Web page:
Comphensive Guide to Accessory Nutrients and Essential Oils by Dr. James Meschino - HTML preview

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2. Insulin 18

3. Cholesterol-lowering drugs. 23,24




Meschino Health Comprehensive Guide to Accessory Nutrients and Essential Oils

Accessory Nutrients and Essential Oils

Pregnancy and Lactation

During pregnancy and lactation, the only supplements that are considered safe include standard prenatal

vitamin and mineral supplements. All other supplements or dose alterations may pose a threat to the

developing fetus and there is generally insuf icient evidence at this time to determine an absolute level of

safety for most dietary supplements other than a prenatal supplement. Any supplementation practices

beyond a prenatal supplement should involve the cooperation of the at ending physician (e.g., magnesium

and the treatment of preeclampsia.)

References: Pregnancy and Lactation

1. Encyclopedia of Nutritional Supplements. Murray M. Prima Publishing 1998.

2. Reavley NM. The New Encyclopedia of Vitamins, Minerals, Supplements, and Herbs. Evans and

Company Inc. 1998.

3. The Healing Power of Herbs (2nd edition). Murray M. Prima Publishing 1995.

4. Boon H and Smith M. Health Care Professional Training Program in Complementary Medicine.

Institute of Applied Complementary Medicine Inc. 1997.

1. Healthnotes, Inc. 2001. Psyllium

2. Dietary Supplement Information Bureau. Psyllium Seed

3. Leung AY, Foster S. Encyclopedia of Common Natural Ingredients Used in Food, Drugs, and Cosmetics, 2nd ed. New York:John Wiley &

sons 1996:427-9

4. Jenkins, DJ, Kendall CW, Vuksan V, Vidgen E, Parker T, Faulkner D, et al. Soluble fiber intake at a dose approved by the US Food and

Drug Administration for a claim of health benefits: serum lipid risk factors for cardiovascular disease assessed in a randomized controlled

crossover trial. Am J Clin Nutr May 2002;75(5):834-9

5. Frati Muari AC, et al. Lowering glycemic index of food by acarbose and Plantago psyllium mucilage. Arc Med Res Jun1998;29(2):137-41

6. McRorie JW et al. Psyllium is superior to docusate sodium for treatment of chronic constipation. Aliment Pharmacol Ther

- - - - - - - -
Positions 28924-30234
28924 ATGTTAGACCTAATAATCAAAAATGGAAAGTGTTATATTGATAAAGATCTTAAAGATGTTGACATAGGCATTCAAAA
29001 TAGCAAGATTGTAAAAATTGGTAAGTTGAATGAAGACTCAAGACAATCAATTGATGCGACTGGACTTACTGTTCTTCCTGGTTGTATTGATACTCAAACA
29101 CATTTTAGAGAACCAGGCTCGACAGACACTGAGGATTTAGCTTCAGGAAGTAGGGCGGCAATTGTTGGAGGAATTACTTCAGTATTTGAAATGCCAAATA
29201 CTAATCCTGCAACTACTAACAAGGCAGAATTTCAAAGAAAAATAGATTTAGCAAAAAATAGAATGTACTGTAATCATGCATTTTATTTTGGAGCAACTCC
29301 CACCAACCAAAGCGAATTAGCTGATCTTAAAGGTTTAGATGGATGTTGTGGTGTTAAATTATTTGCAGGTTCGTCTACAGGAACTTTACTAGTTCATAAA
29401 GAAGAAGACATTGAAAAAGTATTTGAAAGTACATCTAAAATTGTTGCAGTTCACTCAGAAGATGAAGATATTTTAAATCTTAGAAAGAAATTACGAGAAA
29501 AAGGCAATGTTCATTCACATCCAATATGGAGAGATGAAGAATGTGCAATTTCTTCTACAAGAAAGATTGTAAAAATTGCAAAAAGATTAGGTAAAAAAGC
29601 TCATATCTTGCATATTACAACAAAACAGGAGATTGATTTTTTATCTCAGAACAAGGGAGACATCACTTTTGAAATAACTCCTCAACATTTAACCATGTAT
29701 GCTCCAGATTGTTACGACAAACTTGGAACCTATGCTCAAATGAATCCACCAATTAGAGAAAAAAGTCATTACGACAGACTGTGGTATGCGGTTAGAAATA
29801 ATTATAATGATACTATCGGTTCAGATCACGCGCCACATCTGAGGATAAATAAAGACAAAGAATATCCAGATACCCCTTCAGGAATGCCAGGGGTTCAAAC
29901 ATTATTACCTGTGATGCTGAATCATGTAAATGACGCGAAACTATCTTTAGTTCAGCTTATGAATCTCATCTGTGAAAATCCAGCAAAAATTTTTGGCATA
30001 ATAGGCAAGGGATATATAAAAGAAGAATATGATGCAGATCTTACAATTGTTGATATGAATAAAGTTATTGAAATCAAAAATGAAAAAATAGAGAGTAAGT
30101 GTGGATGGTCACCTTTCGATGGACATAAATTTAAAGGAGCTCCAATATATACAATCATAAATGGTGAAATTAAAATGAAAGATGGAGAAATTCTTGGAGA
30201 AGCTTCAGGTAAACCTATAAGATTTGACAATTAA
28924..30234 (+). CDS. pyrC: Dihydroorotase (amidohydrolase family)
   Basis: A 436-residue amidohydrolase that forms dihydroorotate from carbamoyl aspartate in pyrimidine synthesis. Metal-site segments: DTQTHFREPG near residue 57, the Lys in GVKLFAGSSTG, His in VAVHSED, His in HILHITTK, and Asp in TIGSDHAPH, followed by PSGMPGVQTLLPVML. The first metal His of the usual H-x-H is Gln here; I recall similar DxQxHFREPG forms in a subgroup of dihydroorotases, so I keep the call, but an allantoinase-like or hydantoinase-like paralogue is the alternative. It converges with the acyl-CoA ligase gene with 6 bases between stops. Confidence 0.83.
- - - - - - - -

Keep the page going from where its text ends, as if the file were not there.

7. Voderholzer WA, Schatke W, Mühldorfer BE, et al. Clinical response to dietary fiber treatment of chronic constipation. Am J Gastroenterol


8. Washington N et al. Moderation of lactulose-induced diarrhea by psyllium: effects on motility and fermentation. Am J Clin Nutr


9. Leib MS. Treatment of chronic idiopathic large-bowel diarrhea in dogs with a highly digestible diet and soluble fiber: a retrospective review

of 37 cases. J Vet Intern Med Jan2000;14(1):27-32

10. Sherman DS, Fish DN. Management of Protease Inhibitor-associated Diarrhea. Clin Infect Dis Jun2000;30(6):908-14

11. Davidson MH, et al. Long-term effects of consuming foods containing psyllium seed husk on serum lipids in subjects with

hypercholesterolemia. Am j Clin Nutr Mar1998;67(3):367-76

12. Anderson JW, Aligood LD, Turner J, et al. Effects of psyllium on glucose and serum lipid response in men with type 2 diabetes and

hypercholesterolemia. Am J Clin Nutr 1999;70:466-73

13. Schwesinger WH, et al. Soluble dietary fiber protects against cholesterol gallstone formation. Am J Surg Apr1999;177(4):307-10

14. Oson BH, Anderson SM, Becker MP et al. Psyllium-enriched cereals lower blood total cholesterol and LDL cholesterol, but not HDL

cholesterol, in hypercholesterolemic adults:Results of a meta-analysis. J nutr 1997 1997;127:1973-80

15. Davidson MH, Dugan LD, Burns JH, et al. A psyllium-enriched cereal for the treatment of hypercholesterolemia in children: A controlled,

double-blind, crossover study. Am J Clin Nutr 1996;63:96-102

16. Florholmen J, Arvidsson-Lenner R, Jorde R, Burhol PG. The effect of Metamucil on postprandial blood glucose and plasma gastric